In recent years, we have seen a huge increase in the number of new firearm owners. It is exciting to see more people exercising their second amendment rights, however, it can be easy for new firearm owners to get overwhelmed. Here are four common mistakes made by new shooters/gun owners and how to avoid them.
4 Common Mistakes Made by New Shooters
1. Not Seeking Professional Training at the Start
It’s easier to build good habits from the start instead of trying to break bad habits developed over time. Many of our customers have told the staff they need to go to the range to practice before they take a class.
While we understand that learning a new skill can be a little intimidating, seeking out professional help from the beginning is incredibly beneficial—and when we say professional, we mean it literally. While it’s more convenient to learn from a friend or family member, they usually do not have the skills to properly train a new gun owner. Great instructors love introducing a new student to the world of shooting, firearm ownership, and gun safety.
88 Tactical recruits and retains the industry’s most experienced instructors from the special operations military, law enforcement, and fire and rescue – many of whom continue to serve today.
Buying a gun before you have a chance to shoot it is a huge gamble – especially if it is your first gun. It is common for new shooters to buy their first firearm based solely on a recommendation from someone they know. More often than not the new gun owner will end up completely unhappy with the recommendation. What works for someone else may not work for you. To avoid this dilemma, research options, ask around and narrow down your choices to a few firearms.
Once you have your shortlist, go to a range that allows you to rent and try them out before making a decision. Trying out a firearm doesn’t just mean holding it. You need to shoot to get a proper feel for the gun. Taking an Intro to Handgun class before buying your own firearm will help you feel more comfortable and ensure you are properly handling and shooting the firearm.
Questions to ask yourself:
- Can I get a good grip?
- Is it easy to manipulate?
- Do I have a natural point of aim?
Need help finding the right firearm? Request a private lesson with an 88 Tactical instructor for assistance with firearm selection. Customers can test out different handguns from our rental wall.
3. Not Investing in Quality Products
Have you heard the expression, “buy once, cry once”? Regardless of whether you intend to use your firearm for self-defense or competition, you want a gun you can rely on. Not all firearms are created equal. In fact, some come with a lot of issues. The same goes for firearm accessories such as holsters, belts, and safes. Firearms and accessories with low price points can reflect a lack of quality and reliability. For a quality handgun, you can expect to pay anywhere from $500-$700.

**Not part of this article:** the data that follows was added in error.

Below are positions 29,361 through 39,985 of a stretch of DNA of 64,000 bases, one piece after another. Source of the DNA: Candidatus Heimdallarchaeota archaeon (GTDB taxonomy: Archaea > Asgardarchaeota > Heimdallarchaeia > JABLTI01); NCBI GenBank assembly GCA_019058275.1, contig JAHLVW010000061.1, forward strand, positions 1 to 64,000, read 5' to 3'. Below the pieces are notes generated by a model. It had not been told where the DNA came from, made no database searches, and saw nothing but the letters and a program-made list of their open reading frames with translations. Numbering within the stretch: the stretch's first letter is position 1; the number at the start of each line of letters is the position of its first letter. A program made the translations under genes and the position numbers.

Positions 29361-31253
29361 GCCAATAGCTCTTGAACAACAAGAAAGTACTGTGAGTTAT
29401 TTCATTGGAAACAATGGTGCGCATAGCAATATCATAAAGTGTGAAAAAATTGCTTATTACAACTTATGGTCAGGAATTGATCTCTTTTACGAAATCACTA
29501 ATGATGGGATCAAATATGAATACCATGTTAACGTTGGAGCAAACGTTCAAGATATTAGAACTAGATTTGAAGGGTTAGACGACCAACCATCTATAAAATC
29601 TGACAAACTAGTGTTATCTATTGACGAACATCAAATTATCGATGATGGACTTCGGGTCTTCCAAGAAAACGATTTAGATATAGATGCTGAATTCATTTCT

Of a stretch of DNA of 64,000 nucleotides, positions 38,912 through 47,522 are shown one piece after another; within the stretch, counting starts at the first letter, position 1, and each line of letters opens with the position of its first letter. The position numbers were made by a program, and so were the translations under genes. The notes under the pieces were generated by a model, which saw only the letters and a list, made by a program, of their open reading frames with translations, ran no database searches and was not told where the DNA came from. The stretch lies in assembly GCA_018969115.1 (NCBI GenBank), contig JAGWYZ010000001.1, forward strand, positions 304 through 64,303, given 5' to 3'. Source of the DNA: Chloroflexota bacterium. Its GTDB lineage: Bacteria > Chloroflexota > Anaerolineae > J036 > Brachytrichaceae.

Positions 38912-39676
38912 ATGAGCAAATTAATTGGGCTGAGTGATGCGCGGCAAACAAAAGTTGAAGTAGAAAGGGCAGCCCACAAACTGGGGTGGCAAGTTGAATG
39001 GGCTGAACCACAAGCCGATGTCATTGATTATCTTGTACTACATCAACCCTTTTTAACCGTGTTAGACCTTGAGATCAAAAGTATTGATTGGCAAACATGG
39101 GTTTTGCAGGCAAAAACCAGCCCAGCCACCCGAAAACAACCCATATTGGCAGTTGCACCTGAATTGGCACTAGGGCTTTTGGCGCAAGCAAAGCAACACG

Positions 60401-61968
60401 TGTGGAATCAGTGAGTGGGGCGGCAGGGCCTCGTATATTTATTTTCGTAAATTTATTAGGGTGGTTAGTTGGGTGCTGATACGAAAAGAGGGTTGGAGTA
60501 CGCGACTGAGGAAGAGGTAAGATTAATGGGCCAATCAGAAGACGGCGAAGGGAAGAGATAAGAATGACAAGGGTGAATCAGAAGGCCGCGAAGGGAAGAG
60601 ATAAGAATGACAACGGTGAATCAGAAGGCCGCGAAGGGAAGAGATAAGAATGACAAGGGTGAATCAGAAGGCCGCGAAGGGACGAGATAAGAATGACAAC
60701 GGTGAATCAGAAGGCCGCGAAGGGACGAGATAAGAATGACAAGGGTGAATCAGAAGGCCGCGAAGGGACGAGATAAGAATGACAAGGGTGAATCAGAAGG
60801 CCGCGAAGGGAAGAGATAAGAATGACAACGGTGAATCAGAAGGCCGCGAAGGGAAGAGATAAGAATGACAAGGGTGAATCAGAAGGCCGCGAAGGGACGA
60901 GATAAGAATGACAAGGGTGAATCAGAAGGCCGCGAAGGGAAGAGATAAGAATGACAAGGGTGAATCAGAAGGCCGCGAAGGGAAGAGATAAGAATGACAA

If you don’t have cash lying around, it would be better to save up than to purchase a less expensive firearm now and upgrade later. If you feel you need a firearm immediately for home defense, there are some reliable shotgun options such as the Mossberg Maverick 88 for $200-$250.
Shooting is a perishable skill. If you don’t use it, you lose it! Too often, new shooters take a class, buy a new gun, and then don’t touch it again for months at a time. You can’t expect to take one class and expect to be John Wick (unfortunately). Ammo and training classes can be expensive, and it can be challenging to fit range time into your schedule. However, there’s a wonderful thing called dry-fire practice.
Dry fire allows you to train with your firearm without using live ammunition or going to the range. The best shooters in the world spend more time doing dry fire than live fire. It’s a very effective way to become more familiar with your gun and develop your skills. Most modern firearms have no issues with dry fire, so you don’t have to worry about damaging your gun. There are plenty of tools you can incorporate, like dummy rounds or laser cartridges, however, they aren’t necessary for good practice.
Try to work in 10 minutes of dry-fire practice per day, hit the range at least once a month, and take a couple of classes per year. The more you do those three things, the more you will improve.
88 Tactical Membership Benefits
Additional Information: Top 5 Dry Fire Tips